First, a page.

Business ownership usually starts with the entrepreneur grabbing an opportunity—with its risk—and creating an organization to support entrance into the marketplace. But what about sustaining the business once it has been introduced? How does one maintain the growth and “make it happen” over a long period of time?
First. We need to understand that small businesses—like products and services—have life cycles. The speed and volatility of life cycles can vary tremendously, depending on the nature of the business, its location, and the products and services it offers, just to name a few. Being articulate and discerning as to where your business fits in this continuum will help you sustain growth and make your business succeed in the long haul.
First position—start-up. When your business is in this stage, you are creating, planning, and launching the first weeks of operation. Sadly, this and the final step sometimes are the only stages a business ever sees. This is because this first step is the toughest one to live through. In many cases the use of a sound, well-written business plan is the deciding factor in moving beyond start-up.
Second position—growth. During growth, sales are increasing at an increasing rate. During this time period, the business (if it’s working as planned), should finally reach breakeven. Also, as suggested by its name, this stage should start producing real, visible growth. How that growth is managed will be the crucial part of the process from here on out. For positive long-term results, this is the stage that needs to be managed most carefully.
Third position—expansion. By the time a business arrives at this stage, survival is, happily, no longer the chief motivator. It will have become clear that the business is in a sufficiently safe place for some new directions. Usually, this will involve the expansion of personnel, double-checking which functions need to be outsourced, new products and services, and new marketing avenues.
Fourth position—maturity. If you’ve studied product life cycle, you’ve learned a concept similar to this one. The good news is that the business is stable at this point; it is sustainable and strengthened against most of the negatives that could happen. However, the golden days of the growth period are past. Future growth will depend on new innovations and changes in products, service, or both.
Fifth position—decline. Notice that a failing business can go directly to this point from the first step. This is the step to avoid, by innovating, being tuned into your competition, and being ever aware of changes in customers and their behavior. Even when experiencing decline caused by the marketplace, you can decide whether or not that decline is going to control you. In many cases, you will be able to choose your own final brush strokes.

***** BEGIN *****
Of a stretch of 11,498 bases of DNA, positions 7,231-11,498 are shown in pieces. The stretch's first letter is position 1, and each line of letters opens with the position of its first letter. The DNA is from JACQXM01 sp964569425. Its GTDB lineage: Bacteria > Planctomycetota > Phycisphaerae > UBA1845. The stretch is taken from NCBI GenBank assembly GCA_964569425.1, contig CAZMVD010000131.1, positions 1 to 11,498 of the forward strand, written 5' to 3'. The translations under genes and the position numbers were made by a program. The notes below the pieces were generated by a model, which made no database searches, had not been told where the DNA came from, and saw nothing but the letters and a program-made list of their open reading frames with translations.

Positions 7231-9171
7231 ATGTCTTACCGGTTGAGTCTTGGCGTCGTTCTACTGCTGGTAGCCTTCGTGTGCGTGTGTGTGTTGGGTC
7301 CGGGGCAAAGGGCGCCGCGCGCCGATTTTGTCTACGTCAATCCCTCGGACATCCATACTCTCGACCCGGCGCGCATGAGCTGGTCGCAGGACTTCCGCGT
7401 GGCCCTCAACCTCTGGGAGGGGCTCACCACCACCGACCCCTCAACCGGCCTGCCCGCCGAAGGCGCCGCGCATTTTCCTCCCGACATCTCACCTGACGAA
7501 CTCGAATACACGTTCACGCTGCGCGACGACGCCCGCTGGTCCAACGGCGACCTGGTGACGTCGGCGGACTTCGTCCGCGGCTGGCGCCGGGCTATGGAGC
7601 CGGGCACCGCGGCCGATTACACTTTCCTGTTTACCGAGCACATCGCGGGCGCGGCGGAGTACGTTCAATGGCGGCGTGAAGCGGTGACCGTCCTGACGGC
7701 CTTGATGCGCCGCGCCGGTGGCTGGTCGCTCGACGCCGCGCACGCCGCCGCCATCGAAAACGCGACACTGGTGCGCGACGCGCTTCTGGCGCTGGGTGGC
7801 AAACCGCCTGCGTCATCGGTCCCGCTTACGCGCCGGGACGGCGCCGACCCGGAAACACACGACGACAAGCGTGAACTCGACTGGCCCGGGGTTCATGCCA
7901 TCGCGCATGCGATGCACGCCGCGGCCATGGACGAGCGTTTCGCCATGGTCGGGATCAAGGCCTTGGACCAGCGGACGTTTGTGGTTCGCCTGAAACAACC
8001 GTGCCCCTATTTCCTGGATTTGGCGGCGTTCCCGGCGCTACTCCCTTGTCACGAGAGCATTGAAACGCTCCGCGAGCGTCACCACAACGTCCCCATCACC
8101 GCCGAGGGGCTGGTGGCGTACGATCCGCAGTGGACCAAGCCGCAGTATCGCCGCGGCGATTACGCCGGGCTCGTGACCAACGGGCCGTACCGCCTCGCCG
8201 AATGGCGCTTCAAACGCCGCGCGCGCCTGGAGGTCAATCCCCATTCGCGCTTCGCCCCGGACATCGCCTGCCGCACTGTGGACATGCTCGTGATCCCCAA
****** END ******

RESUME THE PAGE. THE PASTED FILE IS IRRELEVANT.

Let’s go back and revisit “growth,” the second position, and “expansion,” the third. Why do so many small business owners do a poor job managing growth and expansion? One reason is the many entrepreneurs are spending an undue amount of time dealing with internal problems and “putting out fires.” An entrepreneur without sufficient training and experience will often “retreat,” falling into a position that is inside his or her own “comfort zone.”
For example, a new business owner who had been in accounting before taking the plunge found his comfort zone in the accounting function and ended up spending inappropriate amounts of time of that function even though he had a perfectly competent accountant on staff. Another reason is fear of growth and expansion. For many people, a larger company is a frightening concept—though ironically exciting at the same time. In a future article, we will deal with the many ways to stimulate and manage growth and expansion.
How much time will it take to travel through these steps? As mentioned above, the answer to that question depends on the amount of competition, the nature of the products and services offered, strength of marketing—along with many other variables, such as the economy. Your challenge is to stretch out that time spent in growth, expansion, and maturity as much as you possibly can.
Take a close look at your company. What stage of the life cycle is it in? If it’s still in “growth,” keep it growing. If it’s in expansion, make certain that your own planning will be taking it on the right road to expansion. Also—don’t ever become complacent. Your business is like a child. It needs direction and planning if it is to reach a useful maturity.
Lowell Lamberton is professor of business at Central Oregon Community College. For more information, feel free to contact Professor Lamberton at 541-383-7714 or by e-mail at email@example.com